That All Too Brief Time When You and Your Parents Are Friends

My parents were 19 years old when I was born which makes them much younger than most of my friends’ parents.  As young as they were, they were very old fashioned when it came to raising children and they never tried to be friends with me and my brother when we were growing up. As a teenager, I often lamented about this and was envious of my friends who seemed to have more of a friendship than a parent/child relationship with their parents. My mom told me many, many times when I was young that she was my mom, not my friend which hurt my feelings as a kid.

I know better now, with the benefit of experience. In fact, when I reflect on my own kids I find that my worst parenting mistakes often come when I’m trying to be a friend instead of a mom. That is not to say that I don’t hope for friendship in the future; I actually think (hope!) I’ll be great friends with my son and daughter when they’re adults. So while I’m knee deep in the jungle that is parenting teenagers, and waiting for that future friendship to begin, I have moved on to a great friendship with my own parents.

While we have the usual bumps in our relationship, we have moved beyond them for the most part. Many of you many have lost your parents at a young age, some of you have relationships that are too difficult emotionally to continue, some of you have hurt that is too deep to reconcile, and so can’t get to the point of true friendship with your parents. Because my parents and I don’t have that kind of baggage, we have been able to become friends and I know that that makes me very lucky.

They came to visit this weekend and it was a blast. You know you’re in a new phase of your relationship when you spend 4 days drinking and laughing, playing games and having deep conversations. Now that I’m in what I guess is early mid-life, and my parents are in late-midlife we have a lot to talk about and we’re more like peers. After a particularly relaxing day today, I was thinking to myself how precious this time really is.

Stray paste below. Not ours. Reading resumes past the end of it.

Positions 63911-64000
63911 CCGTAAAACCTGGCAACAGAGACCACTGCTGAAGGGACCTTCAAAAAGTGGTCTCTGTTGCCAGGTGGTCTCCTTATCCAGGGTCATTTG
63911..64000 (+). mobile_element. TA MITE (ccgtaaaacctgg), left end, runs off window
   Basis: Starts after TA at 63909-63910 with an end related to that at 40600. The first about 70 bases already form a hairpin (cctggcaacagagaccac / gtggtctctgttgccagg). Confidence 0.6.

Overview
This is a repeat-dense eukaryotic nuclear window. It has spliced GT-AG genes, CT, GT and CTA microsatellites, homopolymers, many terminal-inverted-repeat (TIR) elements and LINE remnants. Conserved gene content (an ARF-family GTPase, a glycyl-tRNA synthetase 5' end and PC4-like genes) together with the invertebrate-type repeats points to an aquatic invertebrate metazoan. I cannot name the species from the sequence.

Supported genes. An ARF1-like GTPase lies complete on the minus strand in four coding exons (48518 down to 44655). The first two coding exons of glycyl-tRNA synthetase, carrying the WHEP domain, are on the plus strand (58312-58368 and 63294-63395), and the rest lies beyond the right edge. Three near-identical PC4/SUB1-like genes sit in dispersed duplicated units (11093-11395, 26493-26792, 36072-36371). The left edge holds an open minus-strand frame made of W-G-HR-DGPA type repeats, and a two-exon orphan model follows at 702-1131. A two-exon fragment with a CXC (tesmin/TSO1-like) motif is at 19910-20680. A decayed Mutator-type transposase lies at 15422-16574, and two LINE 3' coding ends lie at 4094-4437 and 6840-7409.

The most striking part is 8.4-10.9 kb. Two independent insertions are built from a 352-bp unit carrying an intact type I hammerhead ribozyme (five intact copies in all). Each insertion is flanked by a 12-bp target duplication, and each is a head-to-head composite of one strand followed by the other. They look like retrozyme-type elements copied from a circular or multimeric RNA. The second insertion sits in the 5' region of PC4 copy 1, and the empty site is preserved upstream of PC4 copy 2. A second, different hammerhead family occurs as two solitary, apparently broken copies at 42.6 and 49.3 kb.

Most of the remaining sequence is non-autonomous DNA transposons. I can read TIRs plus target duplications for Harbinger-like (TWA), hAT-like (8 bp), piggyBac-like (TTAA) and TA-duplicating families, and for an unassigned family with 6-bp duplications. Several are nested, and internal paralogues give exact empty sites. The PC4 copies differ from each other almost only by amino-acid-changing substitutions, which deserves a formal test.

There is only a small amount of time when your mom can ask what you’re reading, have you answer 50 Shades of Grey, and have her answer, “Ooh, how is it? I’ve been dying to start reading that one!” There is only a small amount of time when your husband and dad can talk about the challenges of raising a family over golf, drinks and cigars like buddies.

Eventually, our relationship will change again, and the roles of childhood will reverse. I will be watching out for them, acting as a protector, or advocate, perhaps I’ll turn into the caregiver. But for now, during this fantastic time, I will relish having my parents as my friends.

What Makes Us Hide Our Needs?

This article isn’t political or activist in nature. It’s just another one of those serendipitous instances where I had a conversation with a friend which made me think long and hard and then got a different perspective from an unexpected source.

The situation that got me thinking was this. An acquaintance was at my house last week and we were chit chatting when she mentioned that she had been dealing with a significant medical diagnosis, one that had required surgery and was pretty scary. She hadn’t told anyone about it because she didn’t want anyone fussing over her or to feel obligated to do anything for her. She was my third such friend or acquaintance in the past year to do that. All three keeping their diagnoses secret because they didn’t want the attention or the pity or to rely on anyone else for help.